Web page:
10 Challenges Flight attendant Face in their First Year of Flying

So you decide to change up your job and go from your 9-5 to becoming a flight attendant. Your friends might have thought you were crazy, but you were determined to have a career where you get to travel the world. One might ask if you are insane, but to be honest, you have this passion for travel. I remember I met this guy (now boyfriend) off of Bumble and he asked me if I was crazy. My answer was, "I elect to be trapped in a metal tube with over 200 people daily, multiple times a day. Does that make me crazy?"

 

I am now in my 4th year of being a flight attendant, a total of 5 years in the industry (did a short run at AirTran) and I can honestly say I get so excited when I sign into a trip and head on to my layover.

 

Now not every day is roses and sunshine. You do experience long, long, oh, and did I say long days with delays and sometimes nasty people. For me, my significant delays and headaches come with my commute from MSY to NYC. I love having a day of running around errands, but I know that if there is a sprinkle of H2O in NYC my 5:00 pm flight to LGA will have a minimum delay of 2 hrs. So stressful, because you never know when that crew will time out. So with that knowledge, when I know it will be terrible in NYC, I wake up early, take my booty to the airport, and get on an earlier flight. Problem Solved.

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  • Always so tired -

I am still shocked that even if I do get 8 hours of sleep, I am always tired! I am not sure if it is because one day I can wake up at 5 am and work till 3 pm and then the next day sign in at 3 pm eastern and work till midnight Pacific. I think for me it took about two years to feel normal after my trips finally. I am not sure if my body surrendered to the new schedule or maybe my trips had improved a little bit. Hang in there! Vitamin B and coffee will be your best friend!

  • Long Schedules -

Some trips can be great where you work one leg, and then you get to hang out on your layover. My favorite days! However, on a typical day, you can rack up to a 13hr duty day, which will include four flights. Make sure not to dwell on the negative of the day and try to have fun. Trust me, if you have a great attitude and a fantastic crew, four flights could be nothing but fun.

  • Miss family and friends -

This can be hard, especially during holiday times. Try to work that schedule to your advantage. Sometimes bidding layovers to see family and friends can make a complete difference. I remember my second year of flying I was able to have a 24 hr layover at home for Christmas. Yes, I was working, but I got to participate in the fun.

  • Commuting is horrible -

I remember one commute in particular where the weather was perfect in NYC, and then all of a sudden there was one rain cloud that sat over LGA which made my plane divert to IAD resulting in a delayed flight. It was just horrible, so make sure you try to plan. Have that early morning sign in, go up in the mid-afternoon flight and not the last one. Trust me, and you always want to make sign-in.

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  • Gaining Weight -

Sometimes you eat crap on the road, and it is so hard to find consistency. One way is to make sure that you can keep your waist in check is to record it. I love using Lose It because it keeps me honest. Also, I love the Peleton app because it is like I have a trainer in my pocket.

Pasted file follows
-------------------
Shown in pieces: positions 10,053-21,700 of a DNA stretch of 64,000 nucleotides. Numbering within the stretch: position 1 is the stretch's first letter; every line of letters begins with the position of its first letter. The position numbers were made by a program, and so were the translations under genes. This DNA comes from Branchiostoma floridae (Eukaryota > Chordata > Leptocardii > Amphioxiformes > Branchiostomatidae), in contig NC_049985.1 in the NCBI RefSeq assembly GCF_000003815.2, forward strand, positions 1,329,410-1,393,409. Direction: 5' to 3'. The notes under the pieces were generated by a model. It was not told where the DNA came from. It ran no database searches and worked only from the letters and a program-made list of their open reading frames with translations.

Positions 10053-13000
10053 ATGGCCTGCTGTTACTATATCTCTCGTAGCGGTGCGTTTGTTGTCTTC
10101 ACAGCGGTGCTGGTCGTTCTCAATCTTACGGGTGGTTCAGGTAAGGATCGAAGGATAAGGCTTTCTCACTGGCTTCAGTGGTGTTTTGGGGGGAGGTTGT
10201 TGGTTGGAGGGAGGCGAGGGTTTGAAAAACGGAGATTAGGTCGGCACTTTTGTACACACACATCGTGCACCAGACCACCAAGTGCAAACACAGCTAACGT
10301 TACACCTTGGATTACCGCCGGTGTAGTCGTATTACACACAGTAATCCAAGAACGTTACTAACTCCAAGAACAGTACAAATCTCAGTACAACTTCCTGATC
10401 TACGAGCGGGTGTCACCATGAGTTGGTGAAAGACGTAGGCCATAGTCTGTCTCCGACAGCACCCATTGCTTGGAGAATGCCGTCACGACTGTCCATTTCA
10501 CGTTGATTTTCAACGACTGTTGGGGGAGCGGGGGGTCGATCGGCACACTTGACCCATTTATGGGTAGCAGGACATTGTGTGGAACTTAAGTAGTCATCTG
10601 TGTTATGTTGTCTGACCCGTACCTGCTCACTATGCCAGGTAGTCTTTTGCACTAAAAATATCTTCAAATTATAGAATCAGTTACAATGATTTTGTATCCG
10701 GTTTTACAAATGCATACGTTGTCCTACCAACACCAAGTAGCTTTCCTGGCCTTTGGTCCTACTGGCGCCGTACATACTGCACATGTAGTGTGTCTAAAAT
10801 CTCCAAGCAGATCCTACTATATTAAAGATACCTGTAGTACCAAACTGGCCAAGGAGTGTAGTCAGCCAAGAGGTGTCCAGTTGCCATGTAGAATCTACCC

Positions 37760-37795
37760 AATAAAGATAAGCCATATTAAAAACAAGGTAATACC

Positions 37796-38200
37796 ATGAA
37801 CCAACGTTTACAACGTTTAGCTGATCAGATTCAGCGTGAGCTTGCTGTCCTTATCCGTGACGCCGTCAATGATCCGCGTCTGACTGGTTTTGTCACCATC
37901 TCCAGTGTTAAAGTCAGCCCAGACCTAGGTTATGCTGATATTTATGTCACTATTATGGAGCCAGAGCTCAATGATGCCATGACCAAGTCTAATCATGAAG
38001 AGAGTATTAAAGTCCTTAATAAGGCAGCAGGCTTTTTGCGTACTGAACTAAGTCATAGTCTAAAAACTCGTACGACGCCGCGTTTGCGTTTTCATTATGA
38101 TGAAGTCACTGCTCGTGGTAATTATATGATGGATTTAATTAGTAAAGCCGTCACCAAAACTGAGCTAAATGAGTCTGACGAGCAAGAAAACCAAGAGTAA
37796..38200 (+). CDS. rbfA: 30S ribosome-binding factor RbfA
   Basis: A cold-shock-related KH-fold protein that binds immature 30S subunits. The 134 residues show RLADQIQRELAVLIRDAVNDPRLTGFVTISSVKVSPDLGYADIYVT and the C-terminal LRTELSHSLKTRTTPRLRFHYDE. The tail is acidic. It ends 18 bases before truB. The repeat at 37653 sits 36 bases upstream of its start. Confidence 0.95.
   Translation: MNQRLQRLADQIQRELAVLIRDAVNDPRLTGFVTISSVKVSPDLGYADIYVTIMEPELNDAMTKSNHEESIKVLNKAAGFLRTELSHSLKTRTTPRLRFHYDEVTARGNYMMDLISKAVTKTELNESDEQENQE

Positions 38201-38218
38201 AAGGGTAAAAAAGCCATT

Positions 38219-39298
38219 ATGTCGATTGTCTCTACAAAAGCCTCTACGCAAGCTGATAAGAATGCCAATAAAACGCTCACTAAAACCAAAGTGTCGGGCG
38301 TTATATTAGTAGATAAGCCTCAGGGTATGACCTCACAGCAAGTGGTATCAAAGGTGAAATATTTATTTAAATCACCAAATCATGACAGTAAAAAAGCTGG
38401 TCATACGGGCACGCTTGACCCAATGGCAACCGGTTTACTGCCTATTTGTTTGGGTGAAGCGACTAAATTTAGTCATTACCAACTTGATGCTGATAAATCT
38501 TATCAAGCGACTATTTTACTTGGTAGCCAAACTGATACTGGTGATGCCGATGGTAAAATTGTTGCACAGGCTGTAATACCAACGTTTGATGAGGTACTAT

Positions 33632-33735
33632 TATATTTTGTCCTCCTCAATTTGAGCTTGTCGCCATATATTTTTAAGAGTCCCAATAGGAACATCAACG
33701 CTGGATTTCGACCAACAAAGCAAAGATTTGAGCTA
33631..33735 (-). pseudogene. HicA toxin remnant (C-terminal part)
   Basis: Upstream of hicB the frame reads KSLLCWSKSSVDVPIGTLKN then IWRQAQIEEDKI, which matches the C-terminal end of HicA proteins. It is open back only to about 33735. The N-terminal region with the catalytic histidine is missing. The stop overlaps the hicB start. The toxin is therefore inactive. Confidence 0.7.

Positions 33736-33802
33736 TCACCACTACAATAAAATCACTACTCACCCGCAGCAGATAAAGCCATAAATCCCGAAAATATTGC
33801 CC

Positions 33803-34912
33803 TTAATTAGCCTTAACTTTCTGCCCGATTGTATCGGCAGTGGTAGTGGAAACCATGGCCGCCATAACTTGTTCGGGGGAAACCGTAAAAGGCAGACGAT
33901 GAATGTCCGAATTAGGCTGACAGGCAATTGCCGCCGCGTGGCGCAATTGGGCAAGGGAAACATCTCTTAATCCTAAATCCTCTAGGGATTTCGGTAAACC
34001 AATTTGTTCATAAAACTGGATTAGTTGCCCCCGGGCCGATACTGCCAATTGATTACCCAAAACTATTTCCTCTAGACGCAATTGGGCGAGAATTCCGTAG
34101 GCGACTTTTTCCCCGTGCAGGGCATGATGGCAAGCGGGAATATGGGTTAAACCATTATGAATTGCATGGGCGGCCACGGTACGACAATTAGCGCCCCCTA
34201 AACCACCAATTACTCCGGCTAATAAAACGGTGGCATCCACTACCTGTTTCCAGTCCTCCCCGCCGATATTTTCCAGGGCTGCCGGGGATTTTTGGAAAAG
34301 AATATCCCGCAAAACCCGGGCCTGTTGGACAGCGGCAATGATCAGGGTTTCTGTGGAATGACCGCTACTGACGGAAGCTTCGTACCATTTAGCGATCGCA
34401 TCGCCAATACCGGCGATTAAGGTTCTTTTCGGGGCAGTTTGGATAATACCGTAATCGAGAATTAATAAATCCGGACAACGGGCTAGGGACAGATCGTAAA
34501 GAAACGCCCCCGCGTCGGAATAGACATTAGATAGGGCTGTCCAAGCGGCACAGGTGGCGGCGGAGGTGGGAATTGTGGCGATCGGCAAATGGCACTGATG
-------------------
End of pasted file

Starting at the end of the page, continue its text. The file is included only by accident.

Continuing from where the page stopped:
• Being Lonely -

This one is hard, especially if your crew does not want to hang out. It is ok to be by yourself and have that time to chill, but sometimes it is great to have a travel partner. I always suggest having a plan for your layover, especially the long ones. That way if nobody wants to do anything, you already have an idea and won't waste your layover in your hotel room.

  • Financial Issues -

The first couple of months can be hard, especially if you are on straight reserve. Make sure you can pack a couple of non-perishable meals to help offset any meal costs. There is nothing wrong with oatmeal for breakfast and a PBnJ for Lunch (well maybe that can go south if you have a peanut allergy onboard)

  • Constantly getting sick -

Time to break out the Emergen-C because you will need it. Besides washing your hands and wearing gloves to pick up trash, it is tough to stay healthy for the first couple of months. Your body needs to get used to the jet-lag, germs, and recirculated air. My suggestion is to make sure you take your precautions before it gets worse. I like to take Emergen-C, Oregano Oil, or Kick-Ass-Immune whenever I get under the weather.

  • Dating Situation Sucks -

You might find out that it is hard to find a partner that wants a long-distance relationship. It can be a challenge, but not impossible. Remember never to quit if someone does not like your job. You worked too hard to become a flight attendant, and sometimes, things are not meant to be.

  • Sensory overload-

When you get into your hotel room, you might invite the quiet. Between the white noise from the plane and talking to passengers, a little de-stress is always welcome. Make sure you find a healthy habit like yoga or meditation to relax your mind and get you ready for the next day.

I hope these helpful hints to help you in your first year of flying and remember we all experience these things. Don't forget to sign up for my email list to receive your FREE digital planner. This planner is great to plan your everyday life, work trips, and vacations.